“The church faces her biggest challenge not when new errors start to win but when old truths no longer wow.”

That’s the first line in Trevin Wax’s new book, The Thrill of Orthodoxy: Rediscovering the Adventure of Christian Faith. If you subscribe you my Gospelbound newsletter, then you know Trevin is a friend of this show. I link to his column just about every week. If this line from his new book doesn’t describe Gospelbound, then I don’t know what does: “The way forward is to reach back, to find renewal in something old—foundational truths tested by time, a fount of goodness that refreshes and satisfies, long-forgotten beauty from the past that lifts our eyes above the suffering and sorrow of the present.”

His book The Thrill of Orthodoxy is full of vivid writing. I want to share a couple of my favorite quotes. Trevin writes, “The thrill of orthodoxy lies in its challenge. We are called to become not merely nice neighbors who are kind and polite, but holy people who look more and more like Jesus.” And this one:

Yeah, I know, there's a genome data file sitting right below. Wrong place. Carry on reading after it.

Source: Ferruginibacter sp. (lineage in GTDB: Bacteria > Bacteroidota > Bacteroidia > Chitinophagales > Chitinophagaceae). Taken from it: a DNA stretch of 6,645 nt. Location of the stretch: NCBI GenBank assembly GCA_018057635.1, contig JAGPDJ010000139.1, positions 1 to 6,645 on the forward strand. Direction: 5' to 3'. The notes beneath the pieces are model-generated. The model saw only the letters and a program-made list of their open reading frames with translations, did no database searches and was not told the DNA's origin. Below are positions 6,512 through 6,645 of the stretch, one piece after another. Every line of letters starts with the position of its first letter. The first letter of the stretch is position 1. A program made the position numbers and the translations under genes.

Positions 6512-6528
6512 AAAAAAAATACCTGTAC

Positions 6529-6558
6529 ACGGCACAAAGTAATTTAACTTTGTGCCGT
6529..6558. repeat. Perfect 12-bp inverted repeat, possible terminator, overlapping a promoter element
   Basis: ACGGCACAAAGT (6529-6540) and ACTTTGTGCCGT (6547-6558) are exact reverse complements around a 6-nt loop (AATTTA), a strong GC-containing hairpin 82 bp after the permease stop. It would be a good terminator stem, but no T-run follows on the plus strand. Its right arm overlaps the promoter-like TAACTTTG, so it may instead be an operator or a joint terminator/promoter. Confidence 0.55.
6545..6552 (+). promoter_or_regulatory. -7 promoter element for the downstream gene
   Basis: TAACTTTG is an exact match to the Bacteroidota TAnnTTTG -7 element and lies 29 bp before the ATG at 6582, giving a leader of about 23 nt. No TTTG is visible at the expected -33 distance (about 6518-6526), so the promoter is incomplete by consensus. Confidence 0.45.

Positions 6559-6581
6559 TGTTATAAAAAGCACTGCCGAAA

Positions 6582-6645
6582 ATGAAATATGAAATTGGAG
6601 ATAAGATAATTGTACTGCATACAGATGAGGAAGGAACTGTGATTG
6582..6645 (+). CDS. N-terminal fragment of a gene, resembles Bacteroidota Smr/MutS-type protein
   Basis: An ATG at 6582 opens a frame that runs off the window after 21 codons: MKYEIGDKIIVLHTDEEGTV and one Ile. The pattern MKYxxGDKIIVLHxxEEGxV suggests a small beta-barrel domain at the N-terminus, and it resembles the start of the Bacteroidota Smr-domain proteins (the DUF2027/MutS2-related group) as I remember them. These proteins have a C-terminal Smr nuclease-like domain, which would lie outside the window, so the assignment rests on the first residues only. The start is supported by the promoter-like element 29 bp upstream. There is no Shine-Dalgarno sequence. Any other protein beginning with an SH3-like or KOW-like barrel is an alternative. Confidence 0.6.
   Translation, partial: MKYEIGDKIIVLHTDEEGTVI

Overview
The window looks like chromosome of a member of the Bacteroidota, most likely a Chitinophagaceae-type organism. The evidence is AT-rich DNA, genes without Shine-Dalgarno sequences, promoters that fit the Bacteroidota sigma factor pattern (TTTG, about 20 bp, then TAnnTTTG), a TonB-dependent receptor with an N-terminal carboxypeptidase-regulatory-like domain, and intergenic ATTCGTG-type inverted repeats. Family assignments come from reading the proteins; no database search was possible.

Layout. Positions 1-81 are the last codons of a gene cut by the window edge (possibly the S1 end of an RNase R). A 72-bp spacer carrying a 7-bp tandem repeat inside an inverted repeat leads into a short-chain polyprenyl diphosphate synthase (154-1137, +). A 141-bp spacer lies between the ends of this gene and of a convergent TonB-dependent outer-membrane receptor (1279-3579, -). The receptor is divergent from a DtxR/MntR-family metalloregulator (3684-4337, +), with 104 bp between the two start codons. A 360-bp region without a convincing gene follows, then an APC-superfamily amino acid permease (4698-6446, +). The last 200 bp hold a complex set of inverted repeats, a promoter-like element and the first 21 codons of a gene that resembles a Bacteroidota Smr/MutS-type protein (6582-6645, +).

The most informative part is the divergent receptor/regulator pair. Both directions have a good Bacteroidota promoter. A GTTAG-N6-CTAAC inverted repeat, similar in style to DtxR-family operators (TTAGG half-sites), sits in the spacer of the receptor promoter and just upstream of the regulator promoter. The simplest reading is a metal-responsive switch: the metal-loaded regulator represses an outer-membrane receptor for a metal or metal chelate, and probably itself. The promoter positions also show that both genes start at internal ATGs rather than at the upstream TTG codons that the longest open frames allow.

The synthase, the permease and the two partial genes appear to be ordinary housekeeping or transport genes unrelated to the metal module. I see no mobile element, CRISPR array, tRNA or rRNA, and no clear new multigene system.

Our culture conditions us to resist the lines and boundaries we’ve inherited from people in the past, but orthodoxy insists that certain limitations are necessary for freedom. If we do away with lines and limits, if we think every wall needs a sledgehammer, if we crumple the blueprint and toss it aside, we may feel free, but we’ll never build anything that lasts.

Among the many things I like about Trevin, he’s a builder. He works in teams, and he makes everyone else better. That’s what his writing helps us do, whether it’s as a columnist for The Gospel Coalition or in his many books. In this episode of Gospelbound, we talk about why heresy hunters turn out to be heretics, how we can know if something is orthodox, and why he’s confident the future belongs to the orthodox.